The Hyundai Ioniq Electric is not the best when it comes to space. It hosts a 350 liter size boot, which is approximately 15% less than the average car in its class. If you drop the rear seats the boot can be expanded to 1410 liters. Now that is not too bad, especially when you consider that the car also houses some very large batteries. Though, that large drop in the boot makes life very hard when having to lift things in and out of the car.
The rear seats offer enough space for 3 children to sit comfortably, but 3 adults would be uncomfortable. This is due to the center seat being raised slightly from the 2 outer ones, however 2 adults would be able to sit comfortably and they would also be able to make use of the center arm rest with built in cup holders, which gives it a finer touch. For the younger children the car is fitted with 2 ISO fix points on the 2 outer rear seats.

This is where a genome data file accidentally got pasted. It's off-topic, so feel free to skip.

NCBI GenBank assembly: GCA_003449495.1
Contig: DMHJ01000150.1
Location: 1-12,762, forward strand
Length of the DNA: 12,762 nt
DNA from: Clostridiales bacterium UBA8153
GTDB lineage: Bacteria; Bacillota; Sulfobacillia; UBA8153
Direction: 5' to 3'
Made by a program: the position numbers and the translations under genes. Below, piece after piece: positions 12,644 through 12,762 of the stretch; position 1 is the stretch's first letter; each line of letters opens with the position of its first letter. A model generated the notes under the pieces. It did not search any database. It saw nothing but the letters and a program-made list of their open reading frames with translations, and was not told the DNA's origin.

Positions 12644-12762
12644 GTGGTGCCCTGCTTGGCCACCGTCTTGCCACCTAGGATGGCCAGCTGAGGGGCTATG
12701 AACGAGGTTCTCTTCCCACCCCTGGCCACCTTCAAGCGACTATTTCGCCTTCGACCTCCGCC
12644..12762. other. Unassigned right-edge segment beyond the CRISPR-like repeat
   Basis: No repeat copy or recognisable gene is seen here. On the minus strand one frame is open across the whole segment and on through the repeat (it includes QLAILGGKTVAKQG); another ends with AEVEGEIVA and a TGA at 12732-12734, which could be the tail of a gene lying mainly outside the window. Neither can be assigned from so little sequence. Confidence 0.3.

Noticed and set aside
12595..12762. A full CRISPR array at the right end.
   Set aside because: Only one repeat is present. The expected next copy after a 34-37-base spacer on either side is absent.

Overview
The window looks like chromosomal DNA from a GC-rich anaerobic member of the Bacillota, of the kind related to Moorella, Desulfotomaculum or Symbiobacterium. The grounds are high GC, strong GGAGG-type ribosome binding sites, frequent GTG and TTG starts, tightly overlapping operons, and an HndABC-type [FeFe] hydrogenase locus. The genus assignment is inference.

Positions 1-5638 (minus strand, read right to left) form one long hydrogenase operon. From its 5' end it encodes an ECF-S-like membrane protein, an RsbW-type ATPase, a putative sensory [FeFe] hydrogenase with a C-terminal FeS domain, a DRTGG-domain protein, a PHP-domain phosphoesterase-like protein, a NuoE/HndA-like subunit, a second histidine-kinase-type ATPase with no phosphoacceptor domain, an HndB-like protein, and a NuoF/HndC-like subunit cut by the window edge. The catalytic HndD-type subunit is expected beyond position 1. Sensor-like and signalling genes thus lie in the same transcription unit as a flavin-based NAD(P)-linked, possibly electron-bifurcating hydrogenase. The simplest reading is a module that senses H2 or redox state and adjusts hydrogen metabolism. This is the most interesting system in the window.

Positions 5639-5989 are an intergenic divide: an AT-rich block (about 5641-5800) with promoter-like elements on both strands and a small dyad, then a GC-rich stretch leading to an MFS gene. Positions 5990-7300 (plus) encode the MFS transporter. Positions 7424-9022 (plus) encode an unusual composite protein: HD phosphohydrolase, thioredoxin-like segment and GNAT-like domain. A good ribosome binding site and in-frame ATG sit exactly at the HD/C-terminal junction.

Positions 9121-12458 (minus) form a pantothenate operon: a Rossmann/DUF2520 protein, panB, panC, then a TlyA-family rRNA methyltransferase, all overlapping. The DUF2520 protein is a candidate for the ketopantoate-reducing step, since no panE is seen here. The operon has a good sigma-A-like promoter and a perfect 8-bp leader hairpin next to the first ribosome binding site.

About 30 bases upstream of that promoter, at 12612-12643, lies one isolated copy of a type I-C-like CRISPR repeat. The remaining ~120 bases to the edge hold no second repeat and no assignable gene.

The rear seats also have storage space in the doors, enough to put a bottle of water, a bag of sweet, crisps and rubbish. There are netted holders attached to the rear of the front seats, just like on an airplane and the doors open wide enough to place children in car seats easily.
The front seats are very comfortable and offer more than enough space for both the driver and the passenger. Between the 2 seats you have 2 cup holders, and an arm rest that opens up to a small storage space with a USB charging socket. The door bins are large enough for all your storage needs, and there is a sun glasses holder above the rear view mirror.